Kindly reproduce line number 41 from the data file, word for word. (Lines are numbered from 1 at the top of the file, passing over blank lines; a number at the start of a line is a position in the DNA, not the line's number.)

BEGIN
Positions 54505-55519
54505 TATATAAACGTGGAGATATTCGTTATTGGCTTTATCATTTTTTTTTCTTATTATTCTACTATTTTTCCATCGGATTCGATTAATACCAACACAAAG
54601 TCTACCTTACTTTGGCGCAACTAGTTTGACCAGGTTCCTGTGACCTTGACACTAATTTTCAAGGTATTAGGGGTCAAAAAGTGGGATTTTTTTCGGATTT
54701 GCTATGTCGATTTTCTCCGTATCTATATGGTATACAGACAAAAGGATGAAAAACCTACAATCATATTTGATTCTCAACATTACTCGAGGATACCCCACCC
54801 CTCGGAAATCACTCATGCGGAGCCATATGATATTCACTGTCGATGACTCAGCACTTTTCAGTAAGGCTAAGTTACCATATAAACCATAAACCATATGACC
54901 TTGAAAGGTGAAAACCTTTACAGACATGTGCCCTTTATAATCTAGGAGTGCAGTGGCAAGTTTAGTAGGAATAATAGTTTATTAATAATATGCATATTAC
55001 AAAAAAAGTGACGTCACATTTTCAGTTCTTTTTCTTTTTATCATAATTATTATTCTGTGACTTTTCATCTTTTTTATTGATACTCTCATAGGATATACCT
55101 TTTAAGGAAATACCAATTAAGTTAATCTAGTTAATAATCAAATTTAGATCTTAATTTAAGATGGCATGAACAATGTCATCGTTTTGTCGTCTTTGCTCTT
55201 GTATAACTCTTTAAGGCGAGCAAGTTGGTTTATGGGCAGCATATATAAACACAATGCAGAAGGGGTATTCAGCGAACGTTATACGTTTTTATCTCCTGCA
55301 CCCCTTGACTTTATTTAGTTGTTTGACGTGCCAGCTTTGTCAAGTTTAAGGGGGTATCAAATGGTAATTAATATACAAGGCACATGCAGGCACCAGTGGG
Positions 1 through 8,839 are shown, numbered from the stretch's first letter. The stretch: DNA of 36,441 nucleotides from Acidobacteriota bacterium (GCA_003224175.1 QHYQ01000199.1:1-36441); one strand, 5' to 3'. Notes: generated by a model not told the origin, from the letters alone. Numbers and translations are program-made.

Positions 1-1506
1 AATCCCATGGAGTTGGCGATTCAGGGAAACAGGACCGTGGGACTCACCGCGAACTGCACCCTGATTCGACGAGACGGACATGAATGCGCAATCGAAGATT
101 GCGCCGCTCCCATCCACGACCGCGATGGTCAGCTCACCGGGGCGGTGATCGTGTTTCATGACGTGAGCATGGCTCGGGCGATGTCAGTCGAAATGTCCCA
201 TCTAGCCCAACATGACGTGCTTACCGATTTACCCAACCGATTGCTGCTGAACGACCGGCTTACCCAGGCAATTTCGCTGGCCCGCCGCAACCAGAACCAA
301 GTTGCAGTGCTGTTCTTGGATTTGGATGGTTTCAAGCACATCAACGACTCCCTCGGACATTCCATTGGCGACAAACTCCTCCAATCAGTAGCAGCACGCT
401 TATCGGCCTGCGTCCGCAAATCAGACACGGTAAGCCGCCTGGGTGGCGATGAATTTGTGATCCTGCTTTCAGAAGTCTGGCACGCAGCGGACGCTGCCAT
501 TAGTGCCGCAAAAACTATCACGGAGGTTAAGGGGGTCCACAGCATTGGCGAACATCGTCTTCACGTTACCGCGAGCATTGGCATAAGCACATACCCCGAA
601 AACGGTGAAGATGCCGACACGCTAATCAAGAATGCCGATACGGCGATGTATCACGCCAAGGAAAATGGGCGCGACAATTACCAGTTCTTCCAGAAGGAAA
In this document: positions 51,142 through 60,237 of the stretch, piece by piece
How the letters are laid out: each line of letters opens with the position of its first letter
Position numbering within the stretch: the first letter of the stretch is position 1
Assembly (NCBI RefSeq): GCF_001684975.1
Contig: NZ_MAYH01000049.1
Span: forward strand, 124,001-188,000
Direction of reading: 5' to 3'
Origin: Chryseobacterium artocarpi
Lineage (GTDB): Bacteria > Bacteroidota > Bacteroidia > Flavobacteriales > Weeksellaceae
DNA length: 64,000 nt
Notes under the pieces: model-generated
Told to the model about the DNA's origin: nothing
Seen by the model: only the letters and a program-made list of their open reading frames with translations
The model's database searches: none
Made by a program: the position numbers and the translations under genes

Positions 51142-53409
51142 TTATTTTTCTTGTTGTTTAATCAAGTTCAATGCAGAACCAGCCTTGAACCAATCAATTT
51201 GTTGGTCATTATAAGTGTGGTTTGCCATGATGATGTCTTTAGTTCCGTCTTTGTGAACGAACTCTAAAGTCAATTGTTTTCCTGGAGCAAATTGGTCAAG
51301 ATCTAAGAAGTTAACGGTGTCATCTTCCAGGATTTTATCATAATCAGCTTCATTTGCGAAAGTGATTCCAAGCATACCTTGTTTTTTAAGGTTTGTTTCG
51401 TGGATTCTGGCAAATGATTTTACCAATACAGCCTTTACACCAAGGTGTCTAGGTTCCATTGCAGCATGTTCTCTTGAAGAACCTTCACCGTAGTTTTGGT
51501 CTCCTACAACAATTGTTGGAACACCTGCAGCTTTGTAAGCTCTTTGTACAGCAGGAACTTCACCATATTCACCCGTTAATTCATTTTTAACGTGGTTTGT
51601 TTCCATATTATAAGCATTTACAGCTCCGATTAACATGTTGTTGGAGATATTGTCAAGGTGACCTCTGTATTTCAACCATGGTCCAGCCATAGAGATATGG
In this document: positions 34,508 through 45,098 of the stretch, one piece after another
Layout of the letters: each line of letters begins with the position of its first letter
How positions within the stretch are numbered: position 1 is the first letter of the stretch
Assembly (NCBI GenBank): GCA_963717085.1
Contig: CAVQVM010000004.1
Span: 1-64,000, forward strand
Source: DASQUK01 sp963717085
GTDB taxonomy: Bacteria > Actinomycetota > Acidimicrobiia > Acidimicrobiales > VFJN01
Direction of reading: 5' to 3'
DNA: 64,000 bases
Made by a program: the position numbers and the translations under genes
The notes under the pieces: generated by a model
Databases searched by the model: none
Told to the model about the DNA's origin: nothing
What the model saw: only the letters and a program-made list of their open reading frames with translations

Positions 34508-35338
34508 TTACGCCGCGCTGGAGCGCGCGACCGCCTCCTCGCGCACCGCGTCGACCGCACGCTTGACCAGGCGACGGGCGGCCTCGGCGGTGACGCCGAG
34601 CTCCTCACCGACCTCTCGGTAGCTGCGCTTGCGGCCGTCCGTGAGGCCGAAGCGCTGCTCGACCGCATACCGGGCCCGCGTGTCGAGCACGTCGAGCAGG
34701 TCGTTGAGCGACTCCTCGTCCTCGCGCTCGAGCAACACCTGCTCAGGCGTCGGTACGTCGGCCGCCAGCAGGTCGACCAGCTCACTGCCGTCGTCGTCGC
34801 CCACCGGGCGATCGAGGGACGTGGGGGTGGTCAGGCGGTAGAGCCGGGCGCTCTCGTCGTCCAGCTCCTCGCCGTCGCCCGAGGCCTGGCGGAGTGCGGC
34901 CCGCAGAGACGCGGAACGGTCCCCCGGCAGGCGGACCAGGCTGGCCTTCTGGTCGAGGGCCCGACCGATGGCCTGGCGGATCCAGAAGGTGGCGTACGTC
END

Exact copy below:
51601 TTCCATATTATAAGCATTTACAGCTCCGATTAACATGTTGTTGGAGATATTGTCAAGGTGACCTCTGTATTTCAACCATGGTCCAGCCATAGAGATATGG